One of these days, the Philadelphia 76ers will win a game. And once of these years, Sam Hinkie will find a better-that-decent player who is not 6-foot-10 or taller.
And in the meantime, folks in Philadelphia will suffer.
Our message to them comes in the form of an acronym — H-O-P-E. It stands for “hang on, pain ends.”
Monday night’s loss to the Dallas Mavericks in another winnable game that got away moved the Sixers to 0-11 on the season and 0-21 since they last won a game in March. They are within five losses of matching the longest losing streak in franchise history, 26, which also happens to be the NBA record for consecutive losses, shared with the Cleveland Cavaliers in the first season after LeBron James relocated to Miami.
Also within reach is the worst record to start a season in NBA history, which is 0-18 by the New Jersey Nets in the fall of 2009.
And as they have been doing for a long, long time, fans in Philly are asking themselves: When does this madness end? Can the Sixers really be this bad after being equally bad two years ago, along with last season, sporting a 37-138 record since the Brett Brown era began?
In a poll being run on philly.com, a healthy 48.5 percent of respondents said they are still on board with Hinkie’s plan. Also, 31.1 percent said they are not on board, and 20.4 percent said they were never on board with the plan at all. Then again, fewer than 4,000 ballots have been cast in that poll, which is buried deep within the sports section of that Web site. So take it with a grain of salt as to whether that poll is an accurate reflection of a broad cross-section of Sixers fans.
Apathy in Philadelphia regarding the 76ers runs so deep, most of their fans cannot even be bothered to read the latest bad news installment. On Monday night it was the 27 turnovers, ballooning the team’s season average to 16.9 — the second most in the NBA behind Oklahoma City’s 17.0.
From Bob Cooney in the Philadelphia Inquirer: “Even with that many giveaways, the Sixers found themselves on the verge of collecting win No. 1. They held a two-point lead on a Nerlens Noel dunk with 5 minutes, 12 seconds to go. With only 3:23 to go, the game was knotted at 82. But Dirk Nowitzki hit a big three with 1:47 to go for a six-point lead and an improbable Sixers victory became another sloppy loss. If the past three games have shown anything, it is that there is such a thing as moral victories, at least when it comes to the 76ers. The coaches and players will say there isn’t, but there must be. Otherwise there would be absolutely nothing to be happy about.”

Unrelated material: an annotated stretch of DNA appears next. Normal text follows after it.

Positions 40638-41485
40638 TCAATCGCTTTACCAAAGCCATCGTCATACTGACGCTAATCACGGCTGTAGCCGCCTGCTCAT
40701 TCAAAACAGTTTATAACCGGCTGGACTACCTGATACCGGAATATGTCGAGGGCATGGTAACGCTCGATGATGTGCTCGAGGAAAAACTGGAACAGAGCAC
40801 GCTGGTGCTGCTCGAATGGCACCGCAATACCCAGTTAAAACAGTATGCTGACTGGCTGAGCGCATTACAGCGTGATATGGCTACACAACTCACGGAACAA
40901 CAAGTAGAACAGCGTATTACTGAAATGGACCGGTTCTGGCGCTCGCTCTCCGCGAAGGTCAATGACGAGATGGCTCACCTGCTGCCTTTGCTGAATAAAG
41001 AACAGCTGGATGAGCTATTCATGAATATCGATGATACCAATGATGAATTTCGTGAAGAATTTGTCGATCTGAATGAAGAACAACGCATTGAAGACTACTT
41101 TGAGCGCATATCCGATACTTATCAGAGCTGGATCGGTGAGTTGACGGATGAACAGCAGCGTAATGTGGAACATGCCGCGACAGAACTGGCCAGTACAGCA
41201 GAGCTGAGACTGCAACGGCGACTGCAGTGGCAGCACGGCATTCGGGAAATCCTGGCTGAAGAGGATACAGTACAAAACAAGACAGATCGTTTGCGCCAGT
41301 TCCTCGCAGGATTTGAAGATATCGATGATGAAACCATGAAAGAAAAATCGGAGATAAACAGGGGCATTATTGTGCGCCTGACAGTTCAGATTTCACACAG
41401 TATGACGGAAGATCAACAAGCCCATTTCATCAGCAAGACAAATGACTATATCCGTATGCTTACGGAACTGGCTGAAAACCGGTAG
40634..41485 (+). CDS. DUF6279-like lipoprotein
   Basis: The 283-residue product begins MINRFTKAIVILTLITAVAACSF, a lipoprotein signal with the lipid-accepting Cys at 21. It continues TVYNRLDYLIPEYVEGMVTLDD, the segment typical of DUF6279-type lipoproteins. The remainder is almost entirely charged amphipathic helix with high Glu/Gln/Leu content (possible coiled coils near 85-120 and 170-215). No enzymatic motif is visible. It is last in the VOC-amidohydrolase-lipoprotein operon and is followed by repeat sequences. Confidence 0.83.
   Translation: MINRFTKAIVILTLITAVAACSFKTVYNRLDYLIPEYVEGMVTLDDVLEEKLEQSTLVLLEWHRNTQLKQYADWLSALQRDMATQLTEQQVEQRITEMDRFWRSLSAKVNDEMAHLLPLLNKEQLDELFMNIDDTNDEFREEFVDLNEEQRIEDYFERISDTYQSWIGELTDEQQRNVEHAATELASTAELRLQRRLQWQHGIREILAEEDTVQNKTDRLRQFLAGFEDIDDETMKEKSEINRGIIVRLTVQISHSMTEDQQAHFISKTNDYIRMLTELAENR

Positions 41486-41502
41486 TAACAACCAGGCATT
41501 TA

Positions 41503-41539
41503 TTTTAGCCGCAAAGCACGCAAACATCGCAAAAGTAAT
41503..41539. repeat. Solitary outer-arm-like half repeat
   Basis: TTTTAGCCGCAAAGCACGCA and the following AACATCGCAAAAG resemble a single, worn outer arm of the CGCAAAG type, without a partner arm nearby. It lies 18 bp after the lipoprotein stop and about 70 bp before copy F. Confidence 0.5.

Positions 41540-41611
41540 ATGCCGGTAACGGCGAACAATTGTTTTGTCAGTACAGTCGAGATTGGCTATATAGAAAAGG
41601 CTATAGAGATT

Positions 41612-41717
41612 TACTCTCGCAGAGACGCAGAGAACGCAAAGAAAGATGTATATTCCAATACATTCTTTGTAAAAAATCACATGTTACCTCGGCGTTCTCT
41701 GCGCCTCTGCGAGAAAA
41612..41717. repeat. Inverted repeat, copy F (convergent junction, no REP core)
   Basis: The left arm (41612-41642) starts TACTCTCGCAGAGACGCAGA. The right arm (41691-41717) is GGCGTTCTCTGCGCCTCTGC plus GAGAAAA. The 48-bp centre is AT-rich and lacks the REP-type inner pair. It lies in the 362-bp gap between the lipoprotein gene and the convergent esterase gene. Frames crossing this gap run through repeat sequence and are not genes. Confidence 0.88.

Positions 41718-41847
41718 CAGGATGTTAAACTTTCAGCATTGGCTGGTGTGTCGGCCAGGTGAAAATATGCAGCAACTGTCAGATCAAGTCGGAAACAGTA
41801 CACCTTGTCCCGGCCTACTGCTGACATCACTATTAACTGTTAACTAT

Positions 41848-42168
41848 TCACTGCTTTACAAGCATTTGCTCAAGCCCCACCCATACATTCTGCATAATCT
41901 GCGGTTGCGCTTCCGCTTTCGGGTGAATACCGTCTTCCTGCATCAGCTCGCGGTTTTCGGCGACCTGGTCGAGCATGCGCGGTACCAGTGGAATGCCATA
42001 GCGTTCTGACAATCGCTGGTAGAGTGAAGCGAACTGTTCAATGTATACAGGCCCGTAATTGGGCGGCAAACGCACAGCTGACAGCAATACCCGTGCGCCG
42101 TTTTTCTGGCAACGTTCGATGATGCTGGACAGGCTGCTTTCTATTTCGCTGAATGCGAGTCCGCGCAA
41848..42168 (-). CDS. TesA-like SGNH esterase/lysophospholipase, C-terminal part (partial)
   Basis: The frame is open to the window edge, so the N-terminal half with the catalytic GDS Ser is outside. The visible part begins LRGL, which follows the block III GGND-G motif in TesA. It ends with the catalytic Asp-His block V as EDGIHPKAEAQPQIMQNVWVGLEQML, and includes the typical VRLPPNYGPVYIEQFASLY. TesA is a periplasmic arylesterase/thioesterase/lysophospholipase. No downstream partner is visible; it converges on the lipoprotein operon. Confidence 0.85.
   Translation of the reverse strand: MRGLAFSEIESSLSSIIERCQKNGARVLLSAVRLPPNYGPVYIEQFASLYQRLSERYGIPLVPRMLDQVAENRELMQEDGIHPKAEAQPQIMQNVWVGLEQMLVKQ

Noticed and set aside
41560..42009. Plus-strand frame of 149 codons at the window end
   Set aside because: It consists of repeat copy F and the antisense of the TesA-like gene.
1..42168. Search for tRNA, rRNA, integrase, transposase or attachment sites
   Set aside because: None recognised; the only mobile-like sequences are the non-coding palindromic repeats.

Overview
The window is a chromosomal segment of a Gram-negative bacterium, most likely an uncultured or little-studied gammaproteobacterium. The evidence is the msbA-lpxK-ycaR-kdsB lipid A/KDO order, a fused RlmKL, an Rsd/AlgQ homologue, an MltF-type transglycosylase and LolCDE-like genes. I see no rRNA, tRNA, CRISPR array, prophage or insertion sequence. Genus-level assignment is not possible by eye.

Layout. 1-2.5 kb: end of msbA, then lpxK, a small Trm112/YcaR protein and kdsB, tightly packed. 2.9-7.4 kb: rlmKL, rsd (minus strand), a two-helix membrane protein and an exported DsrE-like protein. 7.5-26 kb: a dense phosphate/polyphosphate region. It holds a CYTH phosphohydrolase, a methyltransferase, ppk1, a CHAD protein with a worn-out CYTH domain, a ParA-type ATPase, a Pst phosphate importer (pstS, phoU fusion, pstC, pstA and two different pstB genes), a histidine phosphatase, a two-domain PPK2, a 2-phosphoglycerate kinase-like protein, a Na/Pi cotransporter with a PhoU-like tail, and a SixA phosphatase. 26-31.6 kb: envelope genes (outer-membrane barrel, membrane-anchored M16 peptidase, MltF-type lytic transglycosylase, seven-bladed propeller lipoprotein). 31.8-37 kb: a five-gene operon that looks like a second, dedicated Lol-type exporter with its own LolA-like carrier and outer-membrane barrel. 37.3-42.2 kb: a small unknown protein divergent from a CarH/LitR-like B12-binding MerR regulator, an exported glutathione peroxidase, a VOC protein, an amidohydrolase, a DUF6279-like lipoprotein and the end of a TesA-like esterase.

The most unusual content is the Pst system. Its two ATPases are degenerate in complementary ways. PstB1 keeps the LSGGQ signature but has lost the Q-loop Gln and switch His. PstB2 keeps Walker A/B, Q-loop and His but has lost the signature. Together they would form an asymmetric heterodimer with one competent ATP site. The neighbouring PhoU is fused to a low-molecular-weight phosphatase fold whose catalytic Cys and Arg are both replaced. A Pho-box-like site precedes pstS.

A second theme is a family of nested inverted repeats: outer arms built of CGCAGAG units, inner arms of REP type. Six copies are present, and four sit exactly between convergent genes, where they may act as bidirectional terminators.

Of course, everyone knew the Sixers would be bad this season — same as last year, and the year before. This is all part of Hinkie’s well-documented tanking plan, a strategy that has never been taken to this kind of an extreme. In the past three seasons, the following names have appeared in Sixers box scores: Brandon Davies, Chris Johnson, Tim Frazier, Malcolm Thomas, Drew Gordon, Malcolm Lee, Casper Ware, James Nunnally, Lorenzo Brown, Adonis Thomas, Darius Johnson-Odom, Maalik Wayns and Charles Jenkins.
If you recognize these names — Richaun Holmes and Christian Wood — you are either a fan of UNLV or Bowling Green or you are about as die-hard as a Sixers fan as exists. Both are on this season’s roster.
So as the Sixers stumble through another season of infamy, where is the hope?
Well, the Duke-Kentucky game will provide some.
Chances are, at least one player from one of those two top college programs will be playing for the Sixers next season.
Hinkie has stockpiled four first-round picks in the upcoming draft, although one of them (the Lakers’) will stay in Los Angeles if it lands in the top 3. Philadelphia also has its own pick, Miami’s and Oklahoma City’s. Also, between now and 2021, the Sixers will have 16 second-round picks. Yes, sixteen. Heck, they may end this season with more future second-round picks than victories.
But as Noah Coslov of CineSport notes in this video exchange between us, second-round picks aren’t getting him excited. He believes, as do I, that Hinkie should have surrounded Nerlens Noel and Jahlil Okafor with more talent by now. At a certain point, unused salary cap space should be put to use.
The question is, when will Hinkie believe the time is right to go after a free agent or two who can start to instill a culture of winning? Not to mention another question: What free agent with any kind of a healthy level of self-esteem would want to join forces with a league laughingstock?
At this moment in time, it is hard to imagine anyone with anything approaching All-Star talent looking at Philadelphia as a desirable destination. But then again, two years from now the picture may be substantially altered depending on the caliber of players that are drafted. Before we can write off Hinkie and his plan, we need to wait and see what he gets done at the trading deadline this February, and at the draft next June.
In the meantime, the misery will endure.
Chris Sheridan is publisher and editor-in-chief of SheridanHoops.com. Follow him on Twitter.